On Ash Wednesday many people will place ashes on their heads, in the sign of a cross, as a sign of sorrow for sinning against God. However, did you know that the practice of placing ashes on people's heads, as a sign of repentance, dates back to Old Testament times?
The Bible tells us the punishment for sinning is death (Romans 6:23). In the Old Testament (before Jesus came to earth), people sacrificed animals—they put them to death—to take their punishment for sinning. They would then use ashes from the animal sacrifices and place it on their heads as a sign of sorrowful repentance, which means turning from sin—being truly sorry—turning to God, and asking for his forgiveness.
Hundreds of years before Jesus came to earth, God told the prophet Isaiah to write about a special man who would die for the sins of all people.
Read Isaiah 53:1-12 from a child-friendly Bible, or use the following shortened, Easy-to-Read version: He grew up like a young plant, like a root growing in dry ground. There was nothing special or impressive about the way he looked, nothing we could see that would cause us to like him. People made fun of him, and even his friends left him. He was a man who . . . bore our pain. But we thought that God was punishing him, that God was beating him for something he did. But he was being punished for what we did. . .He was treated badly, but he never protested. He said nothing. . .He never opened his mouth to defend himself. He was taken away by force and judged unfairly. . . He had done no wrong to anyone. He had never even told a lie . . .But the Lord was pleased with this humble servant who suffered such pain. Even after giving himself as an offering for sin. . .The Lord says, 'My servant, who always does what is right, will make his people right with me; he will take away their sins. . . He was considered a criminal, but the truth is, he carried away the sins of many. Now he will stand before me and speak for those who have sinned.'
This passage of Scripture is known as the Suffering Servant passage. It is about Jesus, because he suffered and died in our place to forgive our sins. No longer do we need to offer animal sacrifices. Jesus died once, for all people (Hebrews 10:28).
He took the punishment we deserve for sinning against Holy God. That is what is meant when we say, Jesus paid for our sins; he paid with his life!
Ash Wednesday marks the beginning of the season of Lent, and ends with the greatest event in history, the day we celebrate the Resurrection of our Lord Jesus: Easter Sunday!
What is Lent? (Lent means "lengthening" as in the lengthening of days in springtime. It is the 40-day period leading up to Easter, not counting Sundays, because they are considered mini-Easters or Resurrection Sundays. It is a time for Spiritual renewal or refreshing.)
Why do you suppose Lent is 40 days long? (To remember that Jesus was tempted for 40 days and 40 nights in the desert; he denied himself—he didn't give into Satan's temptations. Jesus was without sin!)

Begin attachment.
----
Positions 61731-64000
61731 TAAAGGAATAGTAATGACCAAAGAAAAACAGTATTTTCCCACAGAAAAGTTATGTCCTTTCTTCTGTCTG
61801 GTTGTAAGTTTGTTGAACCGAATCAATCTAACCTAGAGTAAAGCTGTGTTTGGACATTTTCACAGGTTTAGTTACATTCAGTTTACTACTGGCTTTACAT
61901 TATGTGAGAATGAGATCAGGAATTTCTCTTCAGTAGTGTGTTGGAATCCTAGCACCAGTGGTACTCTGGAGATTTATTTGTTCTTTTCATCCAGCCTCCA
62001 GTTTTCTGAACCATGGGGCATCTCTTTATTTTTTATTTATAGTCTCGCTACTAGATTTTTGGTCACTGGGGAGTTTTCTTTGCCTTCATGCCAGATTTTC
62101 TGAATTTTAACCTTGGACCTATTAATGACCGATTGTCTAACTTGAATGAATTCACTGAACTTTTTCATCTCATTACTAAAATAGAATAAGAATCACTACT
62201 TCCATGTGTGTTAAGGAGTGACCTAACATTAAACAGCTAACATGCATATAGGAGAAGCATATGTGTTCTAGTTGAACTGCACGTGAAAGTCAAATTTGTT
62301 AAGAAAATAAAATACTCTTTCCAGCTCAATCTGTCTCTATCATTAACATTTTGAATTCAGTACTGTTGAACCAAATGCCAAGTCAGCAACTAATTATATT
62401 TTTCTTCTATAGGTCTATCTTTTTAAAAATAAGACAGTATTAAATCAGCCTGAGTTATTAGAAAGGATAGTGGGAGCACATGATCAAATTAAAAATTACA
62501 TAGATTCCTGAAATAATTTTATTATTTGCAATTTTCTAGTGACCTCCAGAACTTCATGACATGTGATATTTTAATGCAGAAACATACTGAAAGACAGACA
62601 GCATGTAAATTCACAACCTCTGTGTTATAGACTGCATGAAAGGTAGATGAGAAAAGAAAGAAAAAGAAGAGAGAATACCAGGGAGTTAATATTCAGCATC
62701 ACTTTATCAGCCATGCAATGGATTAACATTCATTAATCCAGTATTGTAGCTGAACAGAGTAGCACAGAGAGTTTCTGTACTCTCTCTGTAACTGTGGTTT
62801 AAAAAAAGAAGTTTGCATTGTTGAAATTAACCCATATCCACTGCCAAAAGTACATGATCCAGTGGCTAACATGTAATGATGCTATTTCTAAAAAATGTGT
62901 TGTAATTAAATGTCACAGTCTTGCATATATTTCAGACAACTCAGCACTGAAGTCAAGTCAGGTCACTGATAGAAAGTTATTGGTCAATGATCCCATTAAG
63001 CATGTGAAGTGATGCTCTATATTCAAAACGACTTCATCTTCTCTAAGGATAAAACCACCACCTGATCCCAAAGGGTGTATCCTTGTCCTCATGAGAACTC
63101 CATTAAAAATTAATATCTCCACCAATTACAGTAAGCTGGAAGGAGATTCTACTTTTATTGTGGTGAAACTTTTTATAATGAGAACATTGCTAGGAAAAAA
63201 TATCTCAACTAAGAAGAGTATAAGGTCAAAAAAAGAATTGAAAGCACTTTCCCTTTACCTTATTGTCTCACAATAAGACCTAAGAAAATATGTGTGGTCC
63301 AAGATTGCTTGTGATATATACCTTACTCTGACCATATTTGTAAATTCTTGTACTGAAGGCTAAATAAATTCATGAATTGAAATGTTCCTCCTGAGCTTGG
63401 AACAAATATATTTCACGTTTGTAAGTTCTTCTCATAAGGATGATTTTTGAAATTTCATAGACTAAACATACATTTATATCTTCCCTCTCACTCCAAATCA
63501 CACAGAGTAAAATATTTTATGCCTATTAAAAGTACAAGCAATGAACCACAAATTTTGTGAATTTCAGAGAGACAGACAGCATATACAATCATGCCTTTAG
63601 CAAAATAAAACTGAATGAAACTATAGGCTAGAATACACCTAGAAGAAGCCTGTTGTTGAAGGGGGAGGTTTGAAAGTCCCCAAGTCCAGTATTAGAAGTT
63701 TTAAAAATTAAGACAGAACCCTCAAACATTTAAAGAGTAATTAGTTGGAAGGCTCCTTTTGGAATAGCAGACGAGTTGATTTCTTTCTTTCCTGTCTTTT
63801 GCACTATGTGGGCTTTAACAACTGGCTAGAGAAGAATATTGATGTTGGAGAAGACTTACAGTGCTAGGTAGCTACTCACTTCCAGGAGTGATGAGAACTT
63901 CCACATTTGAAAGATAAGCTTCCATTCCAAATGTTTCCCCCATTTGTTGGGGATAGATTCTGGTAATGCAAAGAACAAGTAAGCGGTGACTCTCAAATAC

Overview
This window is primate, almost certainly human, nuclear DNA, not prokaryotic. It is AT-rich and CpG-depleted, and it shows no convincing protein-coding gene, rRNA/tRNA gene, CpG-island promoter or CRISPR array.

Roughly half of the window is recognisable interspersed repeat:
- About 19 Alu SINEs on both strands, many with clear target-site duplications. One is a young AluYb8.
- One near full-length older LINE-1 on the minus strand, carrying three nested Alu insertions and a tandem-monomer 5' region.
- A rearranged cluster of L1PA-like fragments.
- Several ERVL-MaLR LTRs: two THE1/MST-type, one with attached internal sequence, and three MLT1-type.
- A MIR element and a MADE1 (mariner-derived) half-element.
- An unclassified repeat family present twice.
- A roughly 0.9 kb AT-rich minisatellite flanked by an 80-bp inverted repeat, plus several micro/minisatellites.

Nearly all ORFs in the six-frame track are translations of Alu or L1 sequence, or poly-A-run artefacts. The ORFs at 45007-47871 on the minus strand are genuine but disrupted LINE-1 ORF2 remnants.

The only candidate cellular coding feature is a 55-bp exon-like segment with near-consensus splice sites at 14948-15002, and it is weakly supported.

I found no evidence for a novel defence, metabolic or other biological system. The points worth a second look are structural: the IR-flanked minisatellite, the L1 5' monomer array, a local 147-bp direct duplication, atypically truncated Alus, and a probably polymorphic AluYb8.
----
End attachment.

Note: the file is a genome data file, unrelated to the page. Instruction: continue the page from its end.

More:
Read Matthew 3:16-4:11 from a child-friendly Bible.
What does it mean to deny self? (To not give into temptation. To turn away from anything that would limit or hinder your relationship with Jesus. To look to others needs over your own.)
What can be gained by fasting during Lent, or anytime for that matter? (By denying ourselves of something we enjoy eating or doing—that's what is meant by fasting—we identify with Jesus' denial of self. Then, when we are tempted to eat or do that thing we are "giving up," we can think about what Jesus did for us, and then pray and thank him for denying himself and for going to the cross for us, so we can be forgiven of our sins and live with God for eternity!)
Food Activity: Make Prayer Pretzels
(While the Prayer Pretzels bake, cut out paper crosses and continue with the Confession Activity.)
Let us prayerfully think about the sins in our lives, and then write them on our cross. (Tell children this is between them and God; no one will see what they write.)
Read King David's prayer of confession from Psalm 51:1-12. (Have an ADULT carefully burn the paper crosses in a large metal pot or fire pit. Allow to cool, then use the ashes to mark cross-shapes on children's foreheads.)
If time allows, play a pantomime game using key words from Psalm 51 (e.g. God - love - you - sin - wisdom - cleanse - evil - joy - hide - wash - face - bones - heart). Have one person act out the word. The person that guesses correctly acts out the next word. When you're finished playing the game, eat your Prayer Pretzels.
Close in prayer.
Copyright 2011 Sarah A. Keith
Learn more about Ash Wednesday and why it is observed.
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